Advantages of Responsible Business
Dolphin SMART embraces the “green” shift in American culture and helps viewing businesses achieve responsible business practices through cause marketing. Cause marketing integrates social and environmental issues into brand awareness to generate business and social benefits. More simply, it’s a strategy to boost sales by showing support for important causes. An example of one recognizable and successful campaign is Susan G. Komen for the Cure. Participating companies support the cause by producing pink products with a portion of the proceeds going to breast cancer research.
Cause marketing success is based on American attitudes and actions, which were documented through studies and surveys conducted by Cone Inc. and Duke University.1 Specifically, 85 percent of Americans have a more positive image of a company when it supports a cause they care about. Therefore, Dolphin SMART is an important choice for people who want to show their support for wild dolphin conservation as they enjoy viewing these animals in their natural habitat and in a sustainable manner. Cone also found that 91 percent of Americans want companies to tell them how they’re supporting the cause.
Dolphin SMART accomplishes this by requiring participating businesses to provide an educational briefing before the tour explaining the importance of responsible viewing and how the program helps wild dolphins. Dolphin SMART also provides participating businesses with program logos and statements for use on advertisements, websites, boat flags and decals. As competition for dolphin viewing increases, Dolphin SMART provides participating businesses a competitive edge by showing their support for an environmental cause and by conducting sustainable business practices.
For cause marketing to be effective, it must provide tools, products, events and materials to help increase recognition for the program and participating businesses, as well as educate the public about the mission. To this end, additional incentives for businesses to participate in Dolphin SMART include:
- educational training workshops and materials;
- fun and informative educational materials about wild dolphin biology and conservation;
- recognition through program partner participation in local outreach events promoting the program, which includes program media.
Dolphin SMART is mutually beneficial to wild dolphin conservation efforts and participating businesses. Companies gain a competitive edge by offering customers an enhanced tour experience while demonstrating their commitment to responsible wildlife viewing, dolphin conservation and economic sustainability. In the process, Dolphin SMART participants and their guests become bottlenose dolphin stewards.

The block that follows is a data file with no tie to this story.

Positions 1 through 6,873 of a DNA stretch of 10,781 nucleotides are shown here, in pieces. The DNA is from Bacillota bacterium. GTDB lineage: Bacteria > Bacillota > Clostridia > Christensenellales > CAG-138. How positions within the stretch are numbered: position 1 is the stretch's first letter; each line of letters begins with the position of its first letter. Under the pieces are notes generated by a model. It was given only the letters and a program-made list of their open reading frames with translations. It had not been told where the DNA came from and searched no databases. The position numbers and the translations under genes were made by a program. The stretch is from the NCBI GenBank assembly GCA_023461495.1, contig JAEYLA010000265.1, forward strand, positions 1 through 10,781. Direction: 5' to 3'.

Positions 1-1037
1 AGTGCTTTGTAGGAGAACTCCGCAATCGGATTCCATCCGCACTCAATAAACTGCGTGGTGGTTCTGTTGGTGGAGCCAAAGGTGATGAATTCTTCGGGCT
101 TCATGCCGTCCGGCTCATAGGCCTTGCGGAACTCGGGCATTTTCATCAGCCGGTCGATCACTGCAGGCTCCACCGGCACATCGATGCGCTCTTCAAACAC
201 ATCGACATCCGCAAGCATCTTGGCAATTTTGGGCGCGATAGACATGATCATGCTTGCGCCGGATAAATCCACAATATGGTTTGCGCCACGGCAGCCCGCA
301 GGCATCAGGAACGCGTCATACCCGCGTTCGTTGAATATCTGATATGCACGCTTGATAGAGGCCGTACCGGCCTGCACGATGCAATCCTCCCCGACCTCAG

Interest in Dolphin SMART has grown throughout the United States with additional programs now operating in Orange Beach, Alabama and along Florida’s southwest coast. Ten area businesses have been recognized for their successful participation and dedication to sustainable business practices: Islescapes Cruises, Dolphin Safari Charters, Sunny Days Catamarans, Cetacean Cruises, Skipper J Dolphin Cruises, Adventure Cruises, Banana Bay Tour Company, Ft. Desoto Eco Adventures, Tarpon Bay Explorers and the Shell Key Shuttle. And, Dolphin SMART may soon be expanding to Hawaii to help prevent disturbance to spinner dolphins.
After the Dolphin SMART launch, other area businesses wanted to support wild dolphin conservation by promoting the program. Therefore, in 2010 the program featured a new element called “Proud Supporters of Dolphin SMART,” which offers additional businesses an opportunity to raise public awareness for responsible wild dolphin viewing. This increased program awareness helps educate the public about the importance of booking viewing tours with Dolphin SMART. Currently, more than 25 Proud Supporters show their commitment to wild dolphin conservation throughout Florida and Alabama.
How to Help
It’s important to simply, “Look before you book.” When booking a wild dolphin viewing tour, look for the Dolphin SMART logo and current year on boat decals, flags and businesses advertisements. Or, visit www.dolphinsmart.org to find Dolphin SMART businesses. If Dolphin SMART is not yet in the area, remember the cornerstones of the program when choosing a tour: responsible viewing and advertising. Look for businesses that follow NOAA Fisheries Southeast Viewing Guidelines for Marine Mammals and Sea Turtles (http://www.nmfs.noaa.gov/pr/education/southeast/) and that advertise only natural wild dolphin experiences without close interaction.
Anyone can view wild dolphins responsibly while enjoying a day on the water. Follow the NOAA Fisheries Southeast Viewing Guidelines for Marine Mammals and Sea Turtles and remember the Dolphin SMART acronym: S – Stay back 60 yards from dolphins; M – Move always cautiously if dolphins show signs of disturbance; A – Always put your engine in neutral when dolphins are near; R – Refrain from feeding, touching or swimming with wild dolphins; T – Teach others to be dolphin smart. By being Dolphin SMART, anyone can become a dolphin steward while being rewarded with fascinating, natural, wild behavior.